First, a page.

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Advances in Artificial Neural Systems
Volume 2010 (2010), Article ID 597373, 6 pages
http://dx.doi.org/10.1155/2010/597373
Research Article

OP-KNN: Method and Applications

1Department of Information and Computer Science, Aalto University School of Science and Technology, FI-00076 Aalto, Finland
2Department of Computer Technology and Architecture, University of Granada, 18017 Granada, Spain
3Department GEA, University of Lille 1, 59653 Villeneuve d'ascq cedex, France

Received 6 October 2009; Revised 25 January 2010; Accepted 2 February 2010

Academic Editor: Songcan Chen

Copyright © 2010 Qi Yu et al. This is an open access article distributed under the Creative Commons Attribution License, which permits unrestricted use, distribution, and reproduction in any medium, provided the original work is properly cited.

Abstract

This paper presents a methodology named Optimally Pruned K-Nearest Neighbors (OP-KNNs) which has the advantage of competing with state-of-the-art methods while remaining fast. It builds a one hidden-layer feedforward neural network using K-Nearest Neighbors as kernels to perform regression. Multiresponse Sparse Regression (MRSR) is used in order to rank each kth nearest neighbor and finally Leave-One-Out estimation is used to select the optimal number of neighbors and to estimate the generalization performances. Since computational time of this method is small, this paper presents a strategy using OP-KNN to perform Variable Selection which is tested successfully on eight real-life data sets from different application fields. In summary, the most significant characteristic of this method is that it provides good performance and a comparatively simple model at extremely high-learning speed.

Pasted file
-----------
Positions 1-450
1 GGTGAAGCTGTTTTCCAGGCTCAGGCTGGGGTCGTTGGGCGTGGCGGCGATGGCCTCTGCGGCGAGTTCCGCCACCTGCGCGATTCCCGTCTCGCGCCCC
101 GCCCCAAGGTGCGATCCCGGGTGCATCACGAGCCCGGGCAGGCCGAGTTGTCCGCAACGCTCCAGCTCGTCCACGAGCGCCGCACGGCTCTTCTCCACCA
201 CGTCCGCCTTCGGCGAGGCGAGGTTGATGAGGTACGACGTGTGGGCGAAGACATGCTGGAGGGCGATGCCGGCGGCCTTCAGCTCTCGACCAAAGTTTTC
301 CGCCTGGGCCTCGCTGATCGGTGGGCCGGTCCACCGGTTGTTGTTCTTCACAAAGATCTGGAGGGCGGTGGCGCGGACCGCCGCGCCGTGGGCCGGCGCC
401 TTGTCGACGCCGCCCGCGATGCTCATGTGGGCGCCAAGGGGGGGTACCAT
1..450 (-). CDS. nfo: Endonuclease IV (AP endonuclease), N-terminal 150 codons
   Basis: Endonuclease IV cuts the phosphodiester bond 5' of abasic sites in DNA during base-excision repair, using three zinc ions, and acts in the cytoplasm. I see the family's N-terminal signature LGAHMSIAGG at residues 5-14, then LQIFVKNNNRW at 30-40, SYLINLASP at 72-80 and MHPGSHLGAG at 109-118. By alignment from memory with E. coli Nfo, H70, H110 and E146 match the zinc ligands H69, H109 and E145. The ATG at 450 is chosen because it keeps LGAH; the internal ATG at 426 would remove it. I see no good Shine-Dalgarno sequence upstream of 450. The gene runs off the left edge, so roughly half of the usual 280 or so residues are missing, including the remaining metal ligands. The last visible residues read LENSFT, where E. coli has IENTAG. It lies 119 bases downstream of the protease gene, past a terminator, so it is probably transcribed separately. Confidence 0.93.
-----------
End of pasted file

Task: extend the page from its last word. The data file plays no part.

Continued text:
1. Introduction

In many application fields, the regression problem is widely been paid attention to, in order to predict a dependent variable (target) from a number of independent variables (observations), or to model numerical data consisting of values of variables (input) and of one or more variable (output). However, there are two main difficulties facing regression problems: accuracy and computational time.